Facts gleaned so far are; It's been in the shed for a long time covered in vaseline and it was bought new just after the war, which explains the transfer instead of head badge. Holdsworth, according to Classic Lightweights, sent some frames out during the immediate post war years with a transfer instead of a badge on the head tube as a result of acute materials shortages.

I still can't find a war time catalogue for Holdsworth, but, going by the catalogues I've seen they did an Olympic in 1938 but not in 1939. ( big gap in the online archive during the war years)

But its got a braze on rear hanger and 50's parts. :? :?

The original owners brother maintains it has Dawes written on it somewhere and the paintwork is original.

Wednesday should bring even more confusion, a new addition to the herd and a set of new tyres and tubes for the thing, plus a tool along the "quiet" country lanes of the home counties with a big grin, providing the pedals go around.

Any ideas on what size wheels it should have 26" or 27" ?

Grandpas' tennis partner used to work at Claud Butlers in the late 40's, should be good for a story.


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PostPosted: Sat Oct 26, 2013 9:32 am 
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Joined: Sun Aug 22, 2010 7:07 pm
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Location: Cotswolds
The bike appears to me to be early to mid 1950's. Campagnolo ends were very rare on uk built bikes until about 1955. The Dawes bikes we saw then were low end schoolboy bikes, which got quite fashionable.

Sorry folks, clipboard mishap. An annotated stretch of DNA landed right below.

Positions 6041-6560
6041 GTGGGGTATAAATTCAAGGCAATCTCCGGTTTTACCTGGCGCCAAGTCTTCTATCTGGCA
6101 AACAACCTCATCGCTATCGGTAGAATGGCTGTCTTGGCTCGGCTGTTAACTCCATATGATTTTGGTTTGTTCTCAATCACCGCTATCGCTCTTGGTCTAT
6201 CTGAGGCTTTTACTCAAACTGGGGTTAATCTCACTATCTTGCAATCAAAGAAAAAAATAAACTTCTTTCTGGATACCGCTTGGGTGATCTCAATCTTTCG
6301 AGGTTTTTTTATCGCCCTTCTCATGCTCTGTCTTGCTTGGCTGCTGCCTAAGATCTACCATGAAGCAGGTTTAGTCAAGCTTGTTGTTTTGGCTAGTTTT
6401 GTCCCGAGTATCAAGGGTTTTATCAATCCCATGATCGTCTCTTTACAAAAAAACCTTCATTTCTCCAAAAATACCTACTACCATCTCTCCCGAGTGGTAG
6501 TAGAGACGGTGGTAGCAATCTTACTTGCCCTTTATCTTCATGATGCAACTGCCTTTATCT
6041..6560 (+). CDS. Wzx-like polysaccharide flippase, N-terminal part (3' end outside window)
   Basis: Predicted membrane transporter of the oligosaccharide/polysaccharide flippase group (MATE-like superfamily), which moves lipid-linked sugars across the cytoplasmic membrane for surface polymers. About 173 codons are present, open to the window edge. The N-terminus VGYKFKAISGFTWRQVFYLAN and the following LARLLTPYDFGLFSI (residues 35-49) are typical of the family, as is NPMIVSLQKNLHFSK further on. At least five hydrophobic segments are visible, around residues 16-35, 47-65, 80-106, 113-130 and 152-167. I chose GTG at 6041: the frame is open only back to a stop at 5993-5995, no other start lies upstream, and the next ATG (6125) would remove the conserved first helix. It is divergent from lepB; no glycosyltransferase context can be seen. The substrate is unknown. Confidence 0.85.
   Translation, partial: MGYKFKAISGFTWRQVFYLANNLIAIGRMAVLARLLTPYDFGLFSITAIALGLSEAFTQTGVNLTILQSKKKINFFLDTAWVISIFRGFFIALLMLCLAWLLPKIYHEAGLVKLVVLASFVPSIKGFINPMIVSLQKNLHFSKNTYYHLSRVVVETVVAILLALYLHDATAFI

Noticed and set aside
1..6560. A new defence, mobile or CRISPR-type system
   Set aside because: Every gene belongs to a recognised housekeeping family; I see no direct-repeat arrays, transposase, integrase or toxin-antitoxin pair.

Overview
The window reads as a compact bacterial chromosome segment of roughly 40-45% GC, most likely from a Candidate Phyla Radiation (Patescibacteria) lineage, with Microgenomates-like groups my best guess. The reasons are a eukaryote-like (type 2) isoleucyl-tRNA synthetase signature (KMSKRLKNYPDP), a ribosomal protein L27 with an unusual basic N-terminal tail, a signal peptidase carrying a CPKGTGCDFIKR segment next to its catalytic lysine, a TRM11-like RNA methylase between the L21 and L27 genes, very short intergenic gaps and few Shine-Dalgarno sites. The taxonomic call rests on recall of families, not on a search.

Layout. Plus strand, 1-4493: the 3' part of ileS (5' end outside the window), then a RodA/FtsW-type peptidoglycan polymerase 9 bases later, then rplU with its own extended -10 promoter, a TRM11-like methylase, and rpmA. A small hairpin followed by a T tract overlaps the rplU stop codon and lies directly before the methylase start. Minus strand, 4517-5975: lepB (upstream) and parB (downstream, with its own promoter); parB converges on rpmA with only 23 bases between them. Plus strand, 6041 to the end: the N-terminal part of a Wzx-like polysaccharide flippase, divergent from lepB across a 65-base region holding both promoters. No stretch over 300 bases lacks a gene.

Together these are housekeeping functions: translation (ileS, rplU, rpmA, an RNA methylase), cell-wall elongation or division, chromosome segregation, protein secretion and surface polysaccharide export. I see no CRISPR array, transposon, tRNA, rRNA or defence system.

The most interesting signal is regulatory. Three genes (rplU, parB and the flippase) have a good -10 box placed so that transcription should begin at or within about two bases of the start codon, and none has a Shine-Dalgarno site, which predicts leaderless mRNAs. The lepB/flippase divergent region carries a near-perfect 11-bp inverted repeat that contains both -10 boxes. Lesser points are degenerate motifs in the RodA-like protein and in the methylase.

GS gears and QR wheels really took off in 1955.
The wheels would be 27 inch.
Keith


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PostPosted: Sat Oct 26, 2013 10:17 am 
retrobike rider
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Thanks Kieth, I guess I've got to play the waiting game now, but the consensus seems to be that it's not a Dawes but possibly a W.F.Holdsworth Olympic from the 50's.

I wonder if its been made especially for him ?

So 27" wheels, any suggestions on brands of tyres ? All my bikes are tubs.

It looks really nice and I might have to put a bit more in the young lads pocket :)


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PostPosted: Wed Oct 30, 2013 7:27 pm 
retrobike rider
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Update.
Got the Holdsworth :D Plenty of Constrictor, Campag, Williams, CLB Alp Highlife etc......Photo's to come.

Thanks for the help chaps.


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PostPosted: Thu Oct 31, 2013 10:38 am 
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bugloss wrote:
Got the Holdsworth :D


:D :D :D :D :D :D :D :D :D :D

bugloss wrote:
Photo's to come.


Hurry up, we want a perv :)


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PostPosted: Thu Oct 31, 2013 11:59 am 
retrobike rider
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You'll be a bit surprised. I was.


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PostPosted: Thu Oct 31, 2013 12:43 pm 
Old School Grand Master

Joined: Tue Oct 09, 2007 1:55 pm
Posts: 8209
Location: New Forest, UK
For tyres, Panaracer Pasela are a reasonable tyre in 27". SJS certainly carry them.